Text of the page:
Fall 2023 - GA 400 D100

Selected Topics in Global Asia (3)

Asian Borderlands

Class Number: 3569

Delivery Method: In Person


  • Course Times + Location:

    Sep 6 – Dec 5, 2023: Wed, 9:30 a.m.–12:20 p.m.

  • Instructor:

    Parboti Roy
    Office: AQ6017
    Office Hours: TBD
  • Instructor:

    Parboti Roy
  • Prerequisites:

    45 units.



Content will vary according to interests of faculty and students but will involve Global-Asia-related study within one or more of the social science or humanities disciplines. This course may be repeated for credit only when a different topic is taught.


Asian Borderlands

I acknowledge that I learn and teach on the unceded traditional territories of the Coast Salish peoples, including the səl̓ilw̓ətaʔɬ (Tsleil-Waututh), kʷikʷəƛ̓əm (Kwikwetlem), Sḵwx̱wú7mesh Úxwumixw (Squamish) and xʷməθkʷəy̓əm (Musqueam) Nations, on which SFU Burnaby is located.

Course Description: With nation-states being the fundamental building blocks of the global system, what happens at the margins of these entities, geographically, politically and symbolically? This course applies an interdisciplinary approach to examine the fault lines where the concepts of the nation-states breakdown. “Borderlands Asia” thus focuses not on the centres of power, but the places that are on the periphery, disputed, and neglected. We will explore what it might be like to live in such contested areas of Asia, by examining how the discourse is historically understood, shaped and reshaped by different political and socio-economic actors and factors affecting the diverse borderland populations, as well as the flora and fauna. We will interrogate how Asian borderland regions are studied, explicitly focusing on identity and belonging, contested spaces, Indigeneity and tension over territoriality and land, colonial aftermaths, citizenship, nationalism, state and state resistance, development, migration, and the policies impacting the borderland communities. 

We will engage in critical theoretical and scholarly conversations with texts, films, documentaries and other related audio-visual materials/formats to dive deep into borderland communities’ day-to-day navigational strategies despite hegemonic, discriminatory and repressive dominant policies related to borderlands in Asia. Students are expected to take an active role in participating in, engaging with, and co-creating the learning environment. The course materials will draw on some core texts regarding Asia borderlands as well as current events and news. The course syllabus is a living document and students in consultation with the Course Instructor are welcome to suggest relevant readings, texts and audio-visual materials.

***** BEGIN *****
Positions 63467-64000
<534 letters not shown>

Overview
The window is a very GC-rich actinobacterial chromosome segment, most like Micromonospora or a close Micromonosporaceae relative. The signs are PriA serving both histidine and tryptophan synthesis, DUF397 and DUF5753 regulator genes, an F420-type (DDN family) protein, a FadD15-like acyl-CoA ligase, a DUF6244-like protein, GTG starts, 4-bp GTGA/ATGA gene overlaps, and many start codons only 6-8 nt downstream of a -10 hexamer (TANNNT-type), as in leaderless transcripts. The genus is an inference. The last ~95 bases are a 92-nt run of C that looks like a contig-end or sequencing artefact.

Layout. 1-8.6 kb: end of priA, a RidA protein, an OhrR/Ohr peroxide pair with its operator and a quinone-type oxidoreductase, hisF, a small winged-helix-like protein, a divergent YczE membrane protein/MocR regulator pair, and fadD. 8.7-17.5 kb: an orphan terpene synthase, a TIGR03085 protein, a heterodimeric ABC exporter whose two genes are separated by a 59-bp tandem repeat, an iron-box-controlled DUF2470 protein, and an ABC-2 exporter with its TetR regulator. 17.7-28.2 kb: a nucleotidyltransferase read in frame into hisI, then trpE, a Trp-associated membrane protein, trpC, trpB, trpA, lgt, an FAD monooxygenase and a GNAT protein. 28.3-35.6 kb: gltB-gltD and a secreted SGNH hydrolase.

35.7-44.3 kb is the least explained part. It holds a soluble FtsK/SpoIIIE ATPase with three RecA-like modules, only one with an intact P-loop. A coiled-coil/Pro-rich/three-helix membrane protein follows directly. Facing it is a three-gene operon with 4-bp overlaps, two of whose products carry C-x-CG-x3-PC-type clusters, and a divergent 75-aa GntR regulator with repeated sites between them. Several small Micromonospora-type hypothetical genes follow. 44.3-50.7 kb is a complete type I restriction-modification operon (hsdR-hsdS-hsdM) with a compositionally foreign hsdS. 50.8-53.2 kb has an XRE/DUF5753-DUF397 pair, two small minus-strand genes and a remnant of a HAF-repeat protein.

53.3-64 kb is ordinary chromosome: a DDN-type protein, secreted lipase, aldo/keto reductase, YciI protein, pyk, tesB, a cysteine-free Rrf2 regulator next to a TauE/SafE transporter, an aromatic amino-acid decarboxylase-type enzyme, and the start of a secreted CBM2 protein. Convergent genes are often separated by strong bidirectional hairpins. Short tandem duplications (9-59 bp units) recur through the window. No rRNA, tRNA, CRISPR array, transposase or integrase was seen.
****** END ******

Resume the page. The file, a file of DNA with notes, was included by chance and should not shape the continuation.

Course Objectives: By the end of the course, the students will be able to

  1. Demonstrate an understanding of the key borderland issues in Asia. 
  2. Develop critical analyses of issues  and factors impacting borderland communities and the non-human entities and theoretical perspectives applied to study Asian borderlands. 
  3. Enhance communication skills through class presentations, leading discussions and applying critical academic writing skills.

This course also aims to:

  • Create a supportive, inclusive, and collaborative learning space.


  • Class Attendance and Participation 20%
  • Journal Entries (2 entries, 500-700 words) 20%
  • Presentation and Discussion Facilitation 25%
  • Final Research Paper (10-2 pages excliuding bibliographies, Font12) 35%



Core Course Texts:

  1. Ven Schendel, W., May, W., & Dewan, AK., (2000)The Chittagong Hill Tracts: Living in a Borderland. White Lotus.
  2. Kikon, D. (2019). Living with Oil and Coal: Resource Politics and Militarization in Northeast India. University of Washington Press.
  3. Shneiderman, S. (2015). Rituals of Ethnicity: Thangmi identities between Nepal and India. University of Pennsylvania Press.

*All course readings, texts and media materials will be available on Course CANVAS page.


Your personalized Course Material list, including digital and physical textbooks, are available through the SFU Bookstore website by simply entering your Computing ID at: shop.sfu.ca/course-materials/my-personalized-course-materials.

Registrar Notes:


SFU’s Academic Integrity website http://www.sfu.ca/students/academicintegrity.html is filled with information on what is meant by academic dishonesty, where you can find resources to help with your studies and the consequences of cheating. Check out the site for more information and videos that help explain the issues in plain English.

Each student is responsible for his or her conduct as it affects the university community. Academic dishonesty, in whatever form, is ultimately destructive of the values of the university. Furthermore, it is unfair and discouraging to the majority of students who pursue their studies honestly. Scholarly integrity is required of all members of the university. http://www.sfu.ca/policies/gazette/student/s10-01.html


Students with a faith background who may need accommodations during the semester are encouraged to assess their needs as soon as possible and review the Multifaith religious accommodations website. The page outlines ways they begin working toward an accommodation and ensure solutions can be reached in a timely fashion.